Hearken back to an Old Hollywood unencumbered by silly “morals,” before that stuffy Hays Code took effect, with six delightfully dirty classics: The Cheat (1931, pictured above), Merrily We Go To Hell (1932), Hot Saturday (1932), Torch Singer (1933), Murder at the Vanities (1934), and Search For Beauty (1934). Among the set are films starring the likes of Tallulah Bankhead, Cary Grant, Lucille Ball and Claudette Colbert, with salacious storylines that span the un-PC themes of adultery, wedlock, murder, and good old-fashioned smut. (Bankhead’s The Cheat plays like an early version of Indecent Proposal, as an indebted woman considers paying the ultimate price to a “lecherous scoundrel.”) A mini-handbook reprint of the infamous 1934 Production Code accompanies the set; here, we share our favorite bylaws: “Revenge in modern times shall not be justified” and “Excessive and lustful kissing, lustful embraces, suggestive postures and gestures, are not to be shown.”

Next: Should you double dip with the No Country For Old Men Collector’s Edition?

No Country For Old Men Collector’s Edition Blu-ray — 94%

Double-dip home video releases are never enticing to fans who already own a title, but this week’s Blu-ray release of the Coen Brothers’ Oscar-winning No Country For Old Men comes with enough new bonus material that fervent Coen fans should take a look. When No Country first hit DVD and Blu-ray a while back, only a trio of features accompanied the film; all three of those features are ported over to the new Collector’s Edition 2-Disc Blu-ray and 3-Disc DVD, and share space with a wealth of new extras, which include Josh Brolin‘s behind-the-scenes feature, a Q&A with Joel and Ethan Coen and cinematographer Roger Deakins, and nine additional pieces featuring the Coens and their stars talking with various media programs about No Country. If you’ve spent hours analyzing the film’s ending, shot compositions, or Anton Chigurh’s hairdo of choice, consider these materials study guides to the Coen classic.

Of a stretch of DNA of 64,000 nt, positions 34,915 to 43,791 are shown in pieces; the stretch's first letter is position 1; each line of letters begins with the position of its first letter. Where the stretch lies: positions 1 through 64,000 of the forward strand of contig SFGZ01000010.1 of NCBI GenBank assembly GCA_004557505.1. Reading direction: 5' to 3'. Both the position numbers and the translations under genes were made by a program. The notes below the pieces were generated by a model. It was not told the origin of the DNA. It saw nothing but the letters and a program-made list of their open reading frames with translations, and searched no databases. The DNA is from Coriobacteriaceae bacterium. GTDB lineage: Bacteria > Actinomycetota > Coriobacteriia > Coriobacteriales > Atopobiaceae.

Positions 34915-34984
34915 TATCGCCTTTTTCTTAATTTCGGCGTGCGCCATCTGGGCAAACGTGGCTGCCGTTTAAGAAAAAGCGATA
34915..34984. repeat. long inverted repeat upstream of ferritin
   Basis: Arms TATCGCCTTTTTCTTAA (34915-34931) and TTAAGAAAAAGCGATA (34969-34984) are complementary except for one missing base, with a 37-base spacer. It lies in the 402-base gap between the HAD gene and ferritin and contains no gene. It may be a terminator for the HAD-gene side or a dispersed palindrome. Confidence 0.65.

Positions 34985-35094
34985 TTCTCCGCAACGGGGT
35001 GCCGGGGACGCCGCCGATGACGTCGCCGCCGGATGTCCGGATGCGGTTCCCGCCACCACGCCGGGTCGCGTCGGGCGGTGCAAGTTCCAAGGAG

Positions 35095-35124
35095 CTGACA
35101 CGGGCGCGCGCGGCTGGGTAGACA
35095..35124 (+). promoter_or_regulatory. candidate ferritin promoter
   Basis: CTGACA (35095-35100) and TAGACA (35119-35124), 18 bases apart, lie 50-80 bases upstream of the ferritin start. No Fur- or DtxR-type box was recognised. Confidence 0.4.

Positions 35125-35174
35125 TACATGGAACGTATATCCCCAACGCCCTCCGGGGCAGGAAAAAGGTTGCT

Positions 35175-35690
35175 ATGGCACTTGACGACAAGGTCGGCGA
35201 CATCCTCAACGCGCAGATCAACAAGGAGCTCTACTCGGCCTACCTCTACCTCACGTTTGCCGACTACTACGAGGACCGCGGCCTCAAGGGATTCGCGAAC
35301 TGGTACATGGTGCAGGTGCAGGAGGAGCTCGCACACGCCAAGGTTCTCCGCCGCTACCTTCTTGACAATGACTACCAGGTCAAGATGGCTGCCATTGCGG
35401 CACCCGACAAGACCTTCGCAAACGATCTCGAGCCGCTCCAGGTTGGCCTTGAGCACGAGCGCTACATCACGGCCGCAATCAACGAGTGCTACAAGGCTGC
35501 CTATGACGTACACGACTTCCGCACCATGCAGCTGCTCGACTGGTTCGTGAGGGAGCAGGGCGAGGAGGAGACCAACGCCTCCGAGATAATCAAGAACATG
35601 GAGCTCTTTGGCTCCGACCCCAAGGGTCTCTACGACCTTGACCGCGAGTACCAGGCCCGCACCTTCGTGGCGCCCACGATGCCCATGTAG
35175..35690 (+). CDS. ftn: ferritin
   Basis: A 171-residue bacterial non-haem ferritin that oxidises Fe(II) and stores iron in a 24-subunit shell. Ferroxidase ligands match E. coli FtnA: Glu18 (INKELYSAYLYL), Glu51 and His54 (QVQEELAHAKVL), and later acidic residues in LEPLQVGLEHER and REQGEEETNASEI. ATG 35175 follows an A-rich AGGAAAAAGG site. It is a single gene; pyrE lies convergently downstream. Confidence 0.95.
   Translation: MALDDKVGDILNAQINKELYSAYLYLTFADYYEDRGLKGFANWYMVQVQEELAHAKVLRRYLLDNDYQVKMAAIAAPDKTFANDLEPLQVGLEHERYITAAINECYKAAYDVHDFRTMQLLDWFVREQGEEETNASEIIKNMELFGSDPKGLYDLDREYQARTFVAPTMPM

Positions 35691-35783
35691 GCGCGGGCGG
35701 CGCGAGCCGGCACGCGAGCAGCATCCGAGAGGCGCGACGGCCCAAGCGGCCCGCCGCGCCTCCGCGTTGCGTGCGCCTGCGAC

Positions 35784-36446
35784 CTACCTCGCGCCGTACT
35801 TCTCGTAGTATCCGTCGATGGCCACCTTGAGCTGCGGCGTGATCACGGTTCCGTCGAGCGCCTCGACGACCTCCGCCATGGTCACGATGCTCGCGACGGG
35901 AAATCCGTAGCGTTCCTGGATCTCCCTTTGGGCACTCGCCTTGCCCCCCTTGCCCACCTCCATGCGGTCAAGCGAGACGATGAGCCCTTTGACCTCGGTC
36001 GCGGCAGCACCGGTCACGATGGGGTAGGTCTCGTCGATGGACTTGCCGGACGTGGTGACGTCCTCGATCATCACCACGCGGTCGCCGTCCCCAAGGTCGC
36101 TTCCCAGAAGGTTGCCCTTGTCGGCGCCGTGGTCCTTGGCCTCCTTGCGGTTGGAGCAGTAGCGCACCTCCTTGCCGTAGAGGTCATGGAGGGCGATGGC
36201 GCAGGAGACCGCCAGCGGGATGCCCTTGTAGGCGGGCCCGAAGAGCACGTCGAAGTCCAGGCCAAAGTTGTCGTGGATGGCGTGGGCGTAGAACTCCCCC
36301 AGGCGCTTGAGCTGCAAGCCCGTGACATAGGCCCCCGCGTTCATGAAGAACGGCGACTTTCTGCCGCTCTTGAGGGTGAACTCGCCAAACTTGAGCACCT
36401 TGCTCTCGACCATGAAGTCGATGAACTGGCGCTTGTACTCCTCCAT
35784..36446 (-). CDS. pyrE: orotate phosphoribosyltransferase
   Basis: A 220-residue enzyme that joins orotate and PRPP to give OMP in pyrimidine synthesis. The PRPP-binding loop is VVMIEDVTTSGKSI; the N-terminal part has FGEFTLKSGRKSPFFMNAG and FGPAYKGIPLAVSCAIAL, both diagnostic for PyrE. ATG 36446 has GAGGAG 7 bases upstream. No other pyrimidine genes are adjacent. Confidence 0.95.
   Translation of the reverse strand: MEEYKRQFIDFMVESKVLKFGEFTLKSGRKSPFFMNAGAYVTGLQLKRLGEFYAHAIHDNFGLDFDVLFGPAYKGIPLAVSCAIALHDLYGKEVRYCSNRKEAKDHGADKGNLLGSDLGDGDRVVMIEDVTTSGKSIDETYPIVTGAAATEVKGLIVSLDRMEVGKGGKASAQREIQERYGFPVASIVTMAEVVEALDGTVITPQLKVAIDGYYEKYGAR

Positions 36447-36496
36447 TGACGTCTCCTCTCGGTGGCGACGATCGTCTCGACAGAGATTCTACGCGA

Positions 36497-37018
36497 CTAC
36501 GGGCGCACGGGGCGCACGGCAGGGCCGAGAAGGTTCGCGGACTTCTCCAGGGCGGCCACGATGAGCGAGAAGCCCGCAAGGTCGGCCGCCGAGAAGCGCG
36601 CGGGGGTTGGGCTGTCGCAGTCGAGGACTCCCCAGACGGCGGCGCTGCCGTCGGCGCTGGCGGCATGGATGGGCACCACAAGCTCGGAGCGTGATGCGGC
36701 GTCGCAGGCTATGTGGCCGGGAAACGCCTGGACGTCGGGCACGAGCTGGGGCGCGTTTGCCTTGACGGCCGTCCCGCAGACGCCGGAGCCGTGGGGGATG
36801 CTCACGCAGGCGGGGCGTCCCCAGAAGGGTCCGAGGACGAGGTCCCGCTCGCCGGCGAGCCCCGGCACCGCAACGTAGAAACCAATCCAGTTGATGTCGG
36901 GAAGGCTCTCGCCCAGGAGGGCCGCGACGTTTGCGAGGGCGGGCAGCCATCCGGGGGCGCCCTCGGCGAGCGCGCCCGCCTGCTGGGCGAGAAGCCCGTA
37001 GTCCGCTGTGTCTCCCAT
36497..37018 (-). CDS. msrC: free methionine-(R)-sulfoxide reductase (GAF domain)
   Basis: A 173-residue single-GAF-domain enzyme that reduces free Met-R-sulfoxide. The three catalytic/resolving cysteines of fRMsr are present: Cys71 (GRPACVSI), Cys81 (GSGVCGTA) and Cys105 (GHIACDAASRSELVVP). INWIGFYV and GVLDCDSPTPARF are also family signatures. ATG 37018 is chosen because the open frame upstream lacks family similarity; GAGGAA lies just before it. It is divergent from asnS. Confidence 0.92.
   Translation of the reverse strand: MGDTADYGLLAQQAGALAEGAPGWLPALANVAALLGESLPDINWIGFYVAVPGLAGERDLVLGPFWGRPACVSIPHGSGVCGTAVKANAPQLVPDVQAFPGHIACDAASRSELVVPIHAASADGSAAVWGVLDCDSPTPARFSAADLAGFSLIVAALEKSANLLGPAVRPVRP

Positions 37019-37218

Next: 2010: The Year We Make Contact hits Blu-ray

It was an audacious idea to begin with; who in their right mind would attempt to follow Stanley Kubrick‘s science fiction classic, 2001: A Space Odyssey, with a sequel? In the year 1984, that person was director Peter Hyams (Capricorn One, The Star Chamber, Timecop), whose adaptation of Arthur C. Clarke’s follow-up novel picked up nine years after the events of 2001. Roy Scheider stars as Dr. Heywood Floyd, a now-disgraced aeronautics expert investigating the HAL 9000 glitch, who along with John Lithgow, Helen Mirren, and Bob Balaban, tries to unlock the secret of the monolith. While the release comes with woefully few bonus features (a vintage featurette and the theatrical trailer), it’s a great High Def release for science fiction purists.

Until next week, happy renting!

Arthur C. Clarke, the science fiction novelist whose bestselling books included 2001: A Space Odyssey and 2010: The Year We Make Contact, has passed away at the age of 90.

Clarke, who had suffered from post-polio syndrome for decades, died in what the Associated Press described as “his adopted home of Sri Lanka.” An aide told the AP that Clarke passed away after experiencing difficulty breathing.